Continuously opining, intermittently publishing.

Google’s Tectonic Shift in Legal Research

Posted by oshane | Leave a comment at the end of this post.

Google has made federal and state trial level and appellate level opinions searchable on Google Scholar.

Laypersons may not understand how significant this is. Currently, unless a legal researcher (lawyer) is using public resources, which have not been easily organized or easily searchable until now, he must rely on licenses to services provided by Westlaw and LexisNexis, which are extraordinarily expensive.

I foresee Westlaw and LexisNexis continuing to provide value to cases with analysis and connective organization, but for general purpose legal research, they are being disintermediated, and it’s about time.

This new feature of Google Scholar will allow legal research to proceed more efficiently, more inexpensively, and makes the common law, most importantly, more accessible to the public by taking it out of the hands of the guild guardians and putting it into the hands of anyone who needs to see the common law.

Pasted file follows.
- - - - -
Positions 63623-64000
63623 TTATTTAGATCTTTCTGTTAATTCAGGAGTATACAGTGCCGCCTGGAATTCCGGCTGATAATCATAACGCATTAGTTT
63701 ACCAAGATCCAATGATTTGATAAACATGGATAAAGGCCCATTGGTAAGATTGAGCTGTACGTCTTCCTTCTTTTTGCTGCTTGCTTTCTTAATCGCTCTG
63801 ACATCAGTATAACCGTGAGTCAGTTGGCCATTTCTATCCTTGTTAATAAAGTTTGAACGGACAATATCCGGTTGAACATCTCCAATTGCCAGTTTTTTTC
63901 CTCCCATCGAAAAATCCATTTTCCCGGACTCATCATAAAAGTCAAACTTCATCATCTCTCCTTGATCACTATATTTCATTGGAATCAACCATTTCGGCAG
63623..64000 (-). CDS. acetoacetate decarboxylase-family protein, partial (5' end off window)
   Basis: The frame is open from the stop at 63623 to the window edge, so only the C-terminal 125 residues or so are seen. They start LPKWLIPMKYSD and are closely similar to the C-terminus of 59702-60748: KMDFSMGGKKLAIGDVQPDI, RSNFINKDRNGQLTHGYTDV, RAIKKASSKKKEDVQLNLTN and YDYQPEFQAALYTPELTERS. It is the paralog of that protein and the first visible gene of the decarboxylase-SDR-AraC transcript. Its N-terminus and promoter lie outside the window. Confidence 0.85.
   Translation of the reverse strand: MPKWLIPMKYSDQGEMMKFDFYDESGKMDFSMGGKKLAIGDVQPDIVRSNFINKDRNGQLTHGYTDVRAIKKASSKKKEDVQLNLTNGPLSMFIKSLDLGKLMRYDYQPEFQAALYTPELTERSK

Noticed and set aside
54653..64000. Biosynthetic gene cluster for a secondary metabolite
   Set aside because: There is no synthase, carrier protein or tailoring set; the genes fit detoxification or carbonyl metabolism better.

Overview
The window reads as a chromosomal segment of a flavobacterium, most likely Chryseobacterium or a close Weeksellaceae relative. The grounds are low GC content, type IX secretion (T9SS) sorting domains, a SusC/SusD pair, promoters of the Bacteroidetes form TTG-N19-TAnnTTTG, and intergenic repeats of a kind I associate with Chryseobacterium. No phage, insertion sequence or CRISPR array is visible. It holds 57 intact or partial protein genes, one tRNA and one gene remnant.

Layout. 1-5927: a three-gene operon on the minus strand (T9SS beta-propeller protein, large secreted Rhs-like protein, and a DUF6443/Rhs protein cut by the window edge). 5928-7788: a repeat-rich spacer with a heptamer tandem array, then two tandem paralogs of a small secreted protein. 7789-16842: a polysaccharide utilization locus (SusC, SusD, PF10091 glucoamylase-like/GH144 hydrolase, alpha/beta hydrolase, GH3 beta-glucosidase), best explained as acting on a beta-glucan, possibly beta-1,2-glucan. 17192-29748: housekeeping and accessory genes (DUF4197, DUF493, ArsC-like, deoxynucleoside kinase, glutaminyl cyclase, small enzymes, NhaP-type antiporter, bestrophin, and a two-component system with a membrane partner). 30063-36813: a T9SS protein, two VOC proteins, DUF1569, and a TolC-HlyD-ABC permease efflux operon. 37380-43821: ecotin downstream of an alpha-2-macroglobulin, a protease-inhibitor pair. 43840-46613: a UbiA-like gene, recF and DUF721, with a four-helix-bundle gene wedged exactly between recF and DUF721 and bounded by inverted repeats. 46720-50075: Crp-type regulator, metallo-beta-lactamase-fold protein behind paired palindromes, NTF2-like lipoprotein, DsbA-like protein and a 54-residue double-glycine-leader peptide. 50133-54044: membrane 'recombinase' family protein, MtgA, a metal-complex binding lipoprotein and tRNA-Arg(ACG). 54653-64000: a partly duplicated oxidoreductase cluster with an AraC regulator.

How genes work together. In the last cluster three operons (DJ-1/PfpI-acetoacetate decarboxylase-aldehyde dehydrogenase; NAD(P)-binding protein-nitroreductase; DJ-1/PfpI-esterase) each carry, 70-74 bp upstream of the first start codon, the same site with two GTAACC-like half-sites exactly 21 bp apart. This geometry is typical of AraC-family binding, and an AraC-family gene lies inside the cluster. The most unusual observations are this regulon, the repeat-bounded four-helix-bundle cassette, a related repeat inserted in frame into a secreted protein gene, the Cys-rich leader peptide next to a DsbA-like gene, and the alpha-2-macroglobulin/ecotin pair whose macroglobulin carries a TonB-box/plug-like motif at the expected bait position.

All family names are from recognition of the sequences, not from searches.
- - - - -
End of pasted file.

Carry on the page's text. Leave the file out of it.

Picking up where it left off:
This gives me great pride. Kudos to the knowledge workers outside of Google who helped the engineers create this search function. Kudos to the engineers. Kudos to Larry & Sergey and all Googlers, who continue to gather the world’s information and make it universally accessible and useful.

4 Responses to “Google’s Tectonic Shift in Legal Research”

  1. Chevas says:

    This is very powerful.

  2. Marcia says:

    Congratulations Google! This is extraordinary and something for which I have been looking for many years.

  3. Roland says:

    If people knew the amount of money attorneys were charged for Westlaw or Lexis services they would all clammor for a significant reduction in the cost of a billable hour! Of course, I have to check and see if this is going to include Canadian legal opinions. It should, eh?

Leave a Reply